Thursday, August 18, 2005

Magic in the World of Harry Potter


I believe in Magic.

Not the stuff we see on television, and certainly not as it's depicted in movies and most fiction, but it's real, and terribly tricky stuff. There's a lot of Magic in the Bible (and yes, I believe the Bible tells the truth), and it shows up in both good and bad hands. Yet Magic has gone away, for the most part, to be replaced by Technology. I would guess, if I had to, that there is a balnce of some sort, with Magic on one end and Technology on the other. Note that there are always people who seem to be able to use the tools available, and those people who are unable to use what's there.

I've been picking a bit on J.K. Rowling this week, and today is no exception. This is because her work is very good at times, which makes the flaws stand out a bit more. I understand it's tricky, but in the stories, it becomes very difficult to understand how Magic ability is developed. From age 11, young Harry Potter seems able to do amazing, by luck in some places, but by a process undefined in many others, as in his ability to create a Patronus. I find some of this a bit hard to accept; on the one hand, we're always hearing how much study and practice goes into working Magic, whether it's conjuring, drawing up a potion, or recognizing the tools available for a process. The stories make clear that Herry Potter does not study much more than any ordinary student, which (among other things) makes him the object of scorn from Professor Snape. Yet every so often - poof! - Potter is able to get or do what he needs or really wants, whether it's mastering broom flying well enough to play on the Gryffindor Quidditch team his first year, or discovering secrets about the school unknown to students in their last year, and even some of the teachers. How ... convenient. I don't like convenient in a story, when it pops up too often, and it certainly shows up too often in the 'Potter' stories.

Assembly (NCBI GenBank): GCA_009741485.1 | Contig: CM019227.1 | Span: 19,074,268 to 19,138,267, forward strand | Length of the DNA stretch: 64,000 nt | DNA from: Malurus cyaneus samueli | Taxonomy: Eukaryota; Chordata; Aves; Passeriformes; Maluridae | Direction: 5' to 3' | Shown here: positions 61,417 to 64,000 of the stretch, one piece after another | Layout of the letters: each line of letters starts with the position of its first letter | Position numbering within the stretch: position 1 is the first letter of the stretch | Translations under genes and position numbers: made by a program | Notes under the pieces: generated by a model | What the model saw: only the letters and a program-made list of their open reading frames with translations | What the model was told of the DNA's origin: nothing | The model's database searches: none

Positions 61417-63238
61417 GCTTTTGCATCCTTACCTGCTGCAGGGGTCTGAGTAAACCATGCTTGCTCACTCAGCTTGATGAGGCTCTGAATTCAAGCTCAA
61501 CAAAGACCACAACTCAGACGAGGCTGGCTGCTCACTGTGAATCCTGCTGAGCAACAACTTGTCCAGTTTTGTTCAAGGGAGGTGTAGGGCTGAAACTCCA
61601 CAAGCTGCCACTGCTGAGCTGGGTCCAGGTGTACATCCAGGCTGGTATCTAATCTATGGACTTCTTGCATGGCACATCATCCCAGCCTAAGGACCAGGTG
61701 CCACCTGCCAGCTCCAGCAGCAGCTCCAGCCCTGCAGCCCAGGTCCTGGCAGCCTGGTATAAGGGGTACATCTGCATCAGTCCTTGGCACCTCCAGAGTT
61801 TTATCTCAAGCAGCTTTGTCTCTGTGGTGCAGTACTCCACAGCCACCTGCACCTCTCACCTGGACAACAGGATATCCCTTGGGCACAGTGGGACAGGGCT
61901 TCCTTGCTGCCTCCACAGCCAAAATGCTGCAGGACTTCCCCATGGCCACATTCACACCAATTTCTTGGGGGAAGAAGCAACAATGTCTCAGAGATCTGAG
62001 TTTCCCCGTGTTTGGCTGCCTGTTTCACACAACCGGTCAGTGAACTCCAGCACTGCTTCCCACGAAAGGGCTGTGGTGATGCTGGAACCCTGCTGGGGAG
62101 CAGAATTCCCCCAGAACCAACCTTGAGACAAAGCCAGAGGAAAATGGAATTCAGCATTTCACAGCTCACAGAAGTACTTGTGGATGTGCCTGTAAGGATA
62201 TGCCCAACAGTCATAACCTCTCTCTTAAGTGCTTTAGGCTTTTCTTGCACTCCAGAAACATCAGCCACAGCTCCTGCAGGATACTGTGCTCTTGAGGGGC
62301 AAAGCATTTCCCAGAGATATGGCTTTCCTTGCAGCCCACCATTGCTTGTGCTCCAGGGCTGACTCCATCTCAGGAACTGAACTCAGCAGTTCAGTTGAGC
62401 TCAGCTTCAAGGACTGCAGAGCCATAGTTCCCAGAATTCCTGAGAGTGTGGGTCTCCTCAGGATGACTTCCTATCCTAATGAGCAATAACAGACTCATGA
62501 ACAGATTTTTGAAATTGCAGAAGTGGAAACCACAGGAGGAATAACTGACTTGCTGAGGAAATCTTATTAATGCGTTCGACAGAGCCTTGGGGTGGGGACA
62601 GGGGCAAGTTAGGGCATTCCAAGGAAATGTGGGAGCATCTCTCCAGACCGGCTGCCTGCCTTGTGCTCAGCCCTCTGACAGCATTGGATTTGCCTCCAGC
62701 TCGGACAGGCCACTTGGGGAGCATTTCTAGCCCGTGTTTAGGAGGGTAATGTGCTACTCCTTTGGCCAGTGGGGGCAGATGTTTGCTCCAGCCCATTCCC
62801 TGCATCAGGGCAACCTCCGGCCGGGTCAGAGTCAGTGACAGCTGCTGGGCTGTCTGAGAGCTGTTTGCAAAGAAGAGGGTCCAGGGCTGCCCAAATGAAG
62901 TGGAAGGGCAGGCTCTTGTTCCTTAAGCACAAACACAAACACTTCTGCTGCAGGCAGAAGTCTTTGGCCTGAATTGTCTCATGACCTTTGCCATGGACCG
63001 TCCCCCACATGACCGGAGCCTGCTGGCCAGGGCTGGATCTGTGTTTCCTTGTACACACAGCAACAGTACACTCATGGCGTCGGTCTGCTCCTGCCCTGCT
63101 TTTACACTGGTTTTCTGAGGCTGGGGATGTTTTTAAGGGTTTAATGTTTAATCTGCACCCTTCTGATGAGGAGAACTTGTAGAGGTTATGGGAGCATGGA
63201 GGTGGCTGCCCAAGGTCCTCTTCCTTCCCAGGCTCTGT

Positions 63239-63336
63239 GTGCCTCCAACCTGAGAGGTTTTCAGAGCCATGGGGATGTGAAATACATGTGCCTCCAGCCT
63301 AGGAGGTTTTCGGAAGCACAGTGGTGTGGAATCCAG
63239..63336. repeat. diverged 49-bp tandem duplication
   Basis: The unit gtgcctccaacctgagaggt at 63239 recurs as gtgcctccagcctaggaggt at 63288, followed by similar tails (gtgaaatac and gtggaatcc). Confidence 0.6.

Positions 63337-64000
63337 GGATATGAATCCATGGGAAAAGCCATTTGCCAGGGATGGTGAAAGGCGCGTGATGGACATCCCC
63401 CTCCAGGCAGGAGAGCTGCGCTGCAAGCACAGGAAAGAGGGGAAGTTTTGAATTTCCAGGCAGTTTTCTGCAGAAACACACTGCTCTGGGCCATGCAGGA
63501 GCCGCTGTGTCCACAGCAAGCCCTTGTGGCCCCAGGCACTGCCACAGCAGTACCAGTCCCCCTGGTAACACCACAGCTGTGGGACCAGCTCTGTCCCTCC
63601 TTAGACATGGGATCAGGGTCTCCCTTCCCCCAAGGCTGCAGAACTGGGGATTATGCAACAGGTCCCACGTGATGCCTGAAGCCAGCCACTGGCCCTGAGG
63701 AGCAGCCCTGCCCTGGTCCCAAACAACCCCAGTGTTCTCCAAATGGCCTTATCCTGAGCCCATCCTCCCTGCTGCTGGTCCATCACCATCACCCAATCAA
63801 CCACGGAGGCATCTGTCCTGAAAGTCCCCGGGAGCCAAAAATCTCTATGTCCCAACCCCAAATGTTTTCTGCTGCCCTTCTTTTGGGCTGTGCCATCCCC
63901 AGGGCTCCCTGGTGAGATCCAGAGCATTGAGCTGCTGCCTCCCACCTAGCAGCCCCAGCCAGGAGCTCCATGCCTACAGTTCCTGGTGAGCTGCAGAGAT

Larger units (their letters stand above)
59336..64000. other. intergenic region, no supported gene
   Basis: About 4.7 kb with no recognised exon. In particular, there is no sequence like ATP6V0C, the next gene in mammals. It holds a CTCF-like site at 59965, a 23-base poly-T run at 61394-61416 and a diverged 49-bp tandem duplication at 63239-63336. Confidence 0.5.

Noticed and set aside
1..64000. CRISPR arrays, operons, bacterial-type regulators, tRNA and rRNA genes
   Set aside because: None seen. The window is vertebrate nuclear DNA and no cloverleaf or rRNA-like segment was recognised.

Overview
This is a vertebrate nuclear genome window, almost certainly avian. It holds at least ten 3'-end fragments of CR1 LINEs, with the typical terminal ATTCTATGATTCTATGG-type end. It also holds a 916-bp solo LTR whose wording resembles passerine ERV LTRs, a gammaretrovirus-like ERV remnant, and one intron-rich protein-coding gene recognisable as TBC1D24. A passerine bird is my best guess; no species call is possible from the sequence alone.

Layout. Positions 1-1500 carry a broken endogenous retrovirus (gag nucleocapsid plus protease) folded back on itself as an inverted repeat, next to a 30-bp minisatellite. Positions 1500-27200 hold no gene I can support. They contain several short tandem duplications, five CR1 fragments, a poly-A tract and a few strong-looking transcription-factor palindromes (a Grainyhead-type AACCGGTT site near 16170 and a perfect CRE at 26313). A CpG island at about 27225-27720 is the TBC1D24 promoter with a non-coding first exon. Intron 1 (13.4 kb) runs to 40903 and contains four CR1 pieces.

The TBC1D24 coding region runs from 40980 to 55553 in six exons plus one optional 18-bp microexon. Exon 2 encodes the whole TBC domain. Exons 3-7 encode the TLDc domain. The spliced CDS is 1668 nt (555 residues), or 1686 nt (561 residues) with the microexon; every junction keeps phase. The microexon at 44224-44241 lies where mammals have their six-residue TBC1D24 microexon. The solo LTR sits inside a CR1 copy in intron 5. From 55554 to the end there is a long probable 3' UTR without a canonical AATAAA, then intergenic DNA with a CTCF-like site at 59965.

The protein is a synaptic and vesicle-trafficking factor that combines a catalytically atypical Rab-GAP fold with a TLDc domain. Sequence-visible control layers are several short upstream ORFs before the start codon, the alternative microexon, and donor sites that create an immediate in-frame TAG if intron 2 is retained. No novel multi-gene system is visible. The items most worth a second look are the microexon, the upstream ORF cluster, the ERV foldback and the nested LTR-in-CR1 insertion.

Just because I have thought about it some (having played my share of D&D in the old days), I divide Magic into three sorts:

Magic which is contained in an object - and therefore can be used up or worn out, and only does a very limited number of things, and only to a certain degree

Magic which resides in a person - this can be developed, but only with practice, and only up to the limit of a person's ability to control the force and direct it

Magic granted by a patron - This showed up a lot in the Bible, God granting powers when He so desired, to His prophets and seers and leaders.

The more I think about the 'Potter' world, and see the special exceptions made to make Harry Potter succeed with less effort than other people, the more I understand Severus Snape.

'Fifty points from Gryffindor, I think, for playing about with the order of things.'

Snape would have made a fair literary critic, I think.

Wednesday, August 17, 2005

A Brief Critique of Harry Potter's World

I am still thinking over the world created by Ms. Rowling for her “Harry Potter” series, and I have noticed a troubling aspect; Justice does not seem to play a prominent role in it.

Consider, as an example, poor Harry’s run-ins with the Ministry of Magic. In one of the books, Dobby the house-elf comes to visit Harry and levitates a plate of food, for which the Ministry blames Harry and issues a stern warning. In a later book, when Harry loses his temper and inflates a relative like a balloon, he is clearly in the wrong, but this time receives no punishment at all from the Minister of Magic, who personally smooths things over for Harry. Still later, Harry is forced to use magic in self-defense against Dementors (which were, he later learns, sent after him by an employee of the Ministry of Magic), and for that the Ministry attempts to expel him from Hogwarts and destroy his wand.

The same thing exists with the legal system. The Ministry acts with no sort of due process, only a sham ritual which allows for no serious chance at a defense. For instance, when Hagrid’s Hippogriff attacks a student who insults it (after being warned that such an attack would happen if provoked), the Ministry decides to kill the animal even before the appeal is heard. Similarly, we find that Sirius Black was sentenced to Azkaban Prison with little in the way of a trial, and no legal defense for him at all. And later, even though Harry is honest about what he has seen or heard, the Death Eaters sent to Azkaban are also sentenced with no province for their defense. It is chilling to consider the scope of a governmental power with no respect for any sort of dissent, even a fair review of its own actions.

Hogwarts is much the same. Teachers are allowed to give or take points to or from the Houses for any success or foul, or even on a whim, as they please. Accordingly, it is difficult to believe that the much-vaunted House Cup has any true value, as it depends a great deal more on whom the staff likes, than on what the actual students do. The same thing for detention, which may be applied with no restrictions or standards of any kind.

In the course of the book, Harry Potter and his friends do a great many things which may be described as reckless and irresponsible. It appears that the world in which they live would have it no other way.

Tuesday, August 16, 2005

Thoughts on the "Harry Potter" Stories